Buprenorphine: A prescription medication for people addicted to heroin or other opiates that acts by relieving the symptoms of opiate withdrawal such as agitation, nausea and insomnia. Buprenorphine is more weakly addictive and has a lower risk of overdose than methadone. The effects last for about three days.
Buprenorphine is sold under the brand name of Subutex and, in combination with naloxone, as Suboxone. Subutex is intended for use at the beginning of treatment while Suboxone is intended for the maintenance treatment of opiate addiction. (Naloxone was added to guard against intravenous abuse of buprenorphine by individuals physically dependent on opiates.)
The side effects of buprenorphine include cold or flu-like symptoms, headaches, sweating, sleeping difficulties, nausea, and mood swings. Buprenorphine can cause dangerously diminished breathing, especially when used in combination with alcohol or other central nervous system depressants.
- Burkholderia cepacia
Burkholderia cepacia: (B. cepacia, for short.) A group of bacteria found in soil and water that are often resistant to common antibiotics. B. cepacia poses little medical risk to healthy people. However, people who have certain health problems such as a weakened immune systems or chronic lung disease, particularly cystic fibrosis (CF), are more susceptible […]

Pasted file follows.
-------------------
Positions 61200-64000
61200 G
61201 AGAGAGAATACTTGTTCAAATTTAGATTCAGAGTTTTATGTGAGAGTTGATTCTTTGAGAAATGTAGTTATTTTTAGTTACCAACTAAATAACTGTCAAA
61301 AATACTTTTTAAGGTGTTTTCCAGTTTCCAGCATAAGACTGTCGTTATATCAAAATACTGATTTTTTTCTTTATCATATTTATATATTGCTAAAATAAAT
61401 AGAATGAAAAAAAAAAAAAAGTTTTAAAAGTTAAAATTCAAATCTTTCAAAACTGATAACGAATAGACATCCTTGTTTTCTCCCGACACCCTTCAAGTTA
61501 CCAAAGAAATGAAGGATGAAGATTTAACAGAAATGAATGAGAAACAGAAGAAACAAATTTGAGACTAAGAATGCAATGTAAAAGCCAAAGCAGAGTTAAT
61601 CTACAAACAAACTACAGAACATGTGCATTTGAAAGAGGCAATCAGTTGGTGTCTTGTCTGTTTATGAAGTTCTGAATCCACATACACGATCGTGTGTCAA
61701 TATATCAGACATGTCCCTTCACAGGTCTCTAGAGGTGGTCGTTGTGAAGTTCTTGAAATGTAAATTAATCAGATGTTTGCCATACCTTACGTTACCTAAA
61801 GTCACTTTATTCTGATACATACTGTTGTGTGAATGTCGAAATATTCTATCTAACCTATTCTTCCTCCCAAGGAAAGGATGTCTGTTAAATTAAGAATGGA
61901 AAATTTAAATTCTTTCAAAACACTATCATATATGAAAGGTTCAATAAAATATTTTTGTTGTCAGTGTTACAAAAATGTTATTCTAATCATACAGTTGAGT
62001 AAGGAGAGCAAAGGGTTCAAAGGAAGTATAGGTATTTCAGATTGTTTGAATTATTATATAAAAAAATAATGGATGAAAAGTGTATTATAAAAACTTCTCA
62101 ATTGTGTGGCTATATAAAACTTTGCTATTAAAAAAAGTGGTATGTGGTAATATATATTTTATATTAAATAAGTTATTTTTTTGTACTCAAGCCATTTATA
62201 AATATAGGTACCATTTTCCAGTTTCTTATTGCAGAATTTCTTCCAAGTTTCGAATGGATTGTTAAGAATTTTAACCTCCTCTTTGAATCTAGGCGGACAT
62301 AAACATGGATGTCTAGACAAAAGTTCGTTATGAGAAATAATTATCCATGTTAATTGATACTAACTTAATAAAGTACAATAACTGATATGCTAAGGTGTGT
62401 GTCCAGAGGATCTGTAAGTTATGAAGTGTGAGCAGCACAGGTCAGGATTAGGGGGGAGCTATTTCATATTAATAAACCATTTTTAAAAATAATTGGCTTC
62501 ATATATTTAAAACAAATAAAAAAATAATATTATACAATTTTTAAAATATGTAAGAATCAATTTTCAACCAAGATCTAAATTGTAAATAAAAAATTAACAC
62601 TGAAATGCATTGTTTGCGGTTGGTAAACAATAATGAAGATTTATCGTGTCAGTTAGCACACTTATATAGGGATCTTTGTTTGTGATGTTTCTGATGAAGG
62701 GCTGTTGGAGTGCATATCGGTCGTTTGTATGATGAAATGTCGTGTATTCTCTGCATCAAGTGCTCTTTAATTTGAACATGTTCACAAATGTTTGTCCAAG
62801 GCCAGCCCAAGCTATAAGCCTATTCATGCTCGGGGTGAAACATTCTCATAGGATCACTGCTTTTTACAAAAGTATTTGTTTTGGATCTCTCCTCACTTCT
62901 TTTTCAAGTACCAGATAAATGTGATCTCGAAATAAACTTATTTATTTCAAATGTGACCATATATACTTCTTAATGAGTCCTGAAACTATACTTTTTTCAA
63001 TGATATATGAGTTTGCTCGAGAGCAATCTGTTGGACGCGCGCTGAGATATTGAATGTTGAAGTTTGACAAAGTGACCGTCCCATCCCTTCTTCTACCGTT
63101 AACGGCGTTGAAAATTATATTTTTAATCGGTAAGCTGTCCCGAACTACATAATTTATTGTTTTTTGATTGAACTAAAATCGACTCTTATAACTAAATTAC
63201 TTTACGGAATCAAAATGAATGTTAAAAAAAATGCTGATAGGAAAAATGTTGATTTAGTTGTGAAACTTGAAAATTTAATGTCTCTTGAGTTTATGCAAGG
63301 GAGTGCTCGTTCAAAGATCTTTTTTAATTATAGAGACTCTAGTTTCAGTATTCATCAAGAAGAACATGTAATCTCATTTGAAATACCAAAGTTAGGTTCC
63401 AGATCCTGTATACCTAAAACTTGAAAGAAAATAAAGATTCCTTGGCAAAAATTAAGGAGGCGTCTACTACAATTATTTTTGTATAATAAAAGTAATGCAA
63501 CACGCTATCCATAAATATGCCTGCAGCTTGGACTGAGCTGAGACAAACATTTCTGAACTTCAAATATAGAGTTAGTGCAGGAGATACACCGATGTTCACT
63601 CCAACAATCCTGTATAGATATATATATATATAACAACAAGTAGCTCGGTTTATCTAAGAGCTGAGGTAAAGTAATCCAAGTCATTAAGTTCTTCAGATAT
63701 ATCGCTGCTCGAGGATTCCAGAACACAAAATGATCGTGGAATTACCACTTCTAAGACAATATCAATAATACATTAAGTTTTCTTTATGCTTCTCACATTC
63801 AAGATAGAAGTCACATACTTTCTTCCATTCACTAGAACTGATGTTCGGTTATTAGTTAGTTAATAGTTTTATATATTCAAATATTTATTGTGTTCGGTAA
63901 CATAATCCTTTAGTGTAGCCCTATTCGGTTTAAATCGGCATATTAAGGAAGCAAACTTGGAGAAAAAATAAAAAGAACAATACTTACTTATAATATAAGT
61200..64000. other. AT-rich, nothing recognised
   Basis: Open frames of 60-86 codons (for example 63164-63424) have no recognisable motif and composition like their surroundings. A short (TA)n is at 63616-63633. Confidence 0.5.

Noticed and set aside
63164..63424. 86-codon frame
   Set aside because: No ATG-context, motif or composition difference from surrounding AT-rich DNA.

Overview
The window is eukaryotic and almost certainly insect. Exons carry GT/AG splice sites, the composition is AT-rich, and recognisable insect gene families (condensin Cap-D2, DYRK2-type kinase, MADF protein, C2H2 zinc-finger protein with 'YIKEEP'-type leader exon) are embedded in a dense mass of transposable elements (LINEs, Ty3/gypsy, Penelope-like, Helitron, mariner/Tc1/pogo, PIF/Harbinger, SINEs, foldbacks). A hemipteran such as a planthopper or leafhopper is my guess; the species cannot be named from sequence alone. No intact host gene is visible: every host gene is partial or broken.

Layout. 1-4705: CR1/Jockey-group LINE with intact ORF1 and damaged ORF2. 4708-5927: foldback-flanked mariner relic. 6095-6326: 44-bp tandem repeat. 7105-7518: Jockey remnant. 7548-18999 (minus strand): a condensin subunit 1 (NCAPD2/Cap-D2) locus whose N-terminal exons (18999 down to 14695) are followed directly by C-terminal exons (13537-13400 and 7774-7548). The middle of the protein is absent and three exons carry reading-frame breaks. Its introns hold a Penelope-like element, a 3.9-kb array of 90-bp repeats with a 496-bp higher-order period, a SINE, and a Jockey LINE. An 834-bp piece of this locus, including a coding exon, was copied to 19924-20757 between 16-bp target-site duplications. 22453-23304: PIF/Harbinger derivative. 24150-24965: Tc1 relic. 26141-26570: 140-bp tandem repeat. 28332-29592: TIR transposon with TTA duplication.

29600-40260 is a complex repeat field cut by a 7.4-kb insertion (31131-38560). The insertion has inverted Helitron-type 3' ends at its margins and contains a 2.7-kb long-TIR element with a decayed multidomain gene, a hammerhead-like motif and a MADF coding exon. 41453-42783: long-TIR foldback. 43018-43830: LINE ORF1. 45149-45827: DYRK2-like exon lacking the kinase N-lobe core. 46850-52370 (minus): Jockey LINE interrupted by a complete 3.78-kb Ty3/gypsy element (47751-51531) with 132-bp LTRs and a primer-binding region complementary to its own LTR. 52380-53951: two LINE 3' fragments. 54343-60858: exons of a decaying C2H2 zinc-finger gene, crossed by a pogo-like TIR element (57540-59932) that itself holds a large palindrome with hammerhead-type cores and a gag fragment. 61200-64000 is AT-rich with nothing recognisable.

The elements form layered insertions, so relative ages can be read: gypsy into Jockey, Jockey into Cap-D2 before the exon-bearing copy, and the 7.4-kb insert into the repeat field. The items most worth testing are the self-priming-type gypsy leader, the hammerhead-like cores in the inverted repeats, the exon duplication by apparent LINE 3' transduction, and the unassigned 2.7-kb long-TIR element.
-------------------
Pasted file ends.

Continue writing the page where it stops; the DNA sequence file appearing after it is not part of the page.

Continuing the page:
- Burkitt lymphoma
Burkitt lymphoma: A type of non-Hodgkin lymphoma (NHL) that most often occurs in young people between the ages of 12 and 30, accounting for 40% to 50% of childhood NHL. The disease usually causes a rapidly growing tumor in the abdomen. Up to 90% of these tumors are in the abdomen. Other sites of involvement […]
Damage to the skin or other body parts caused by extreme heat, flame, contact with heated objects, or chemicals. Burn depth is generally categorized as first, second, or third degree. The treatment of burns depends on the depth, area, and location of the burn, as well as additional factors, such as material that may be […]
- Burn treatment
The treatment of burns depends on the depth, area and location of the burn. Burn depth is generally categorized as first, second or third degree. A first degree burn is superficial and has similar characteristics to a typical sun burn. The skin is red in color and sensation is intact. In fact, it is usually […]
- Burn, first degree
A superficial burn with similar characteristics to a typical sunburn. The skin is red in color, without blistering, sensation is intact, and the burn is usually somewhat painful.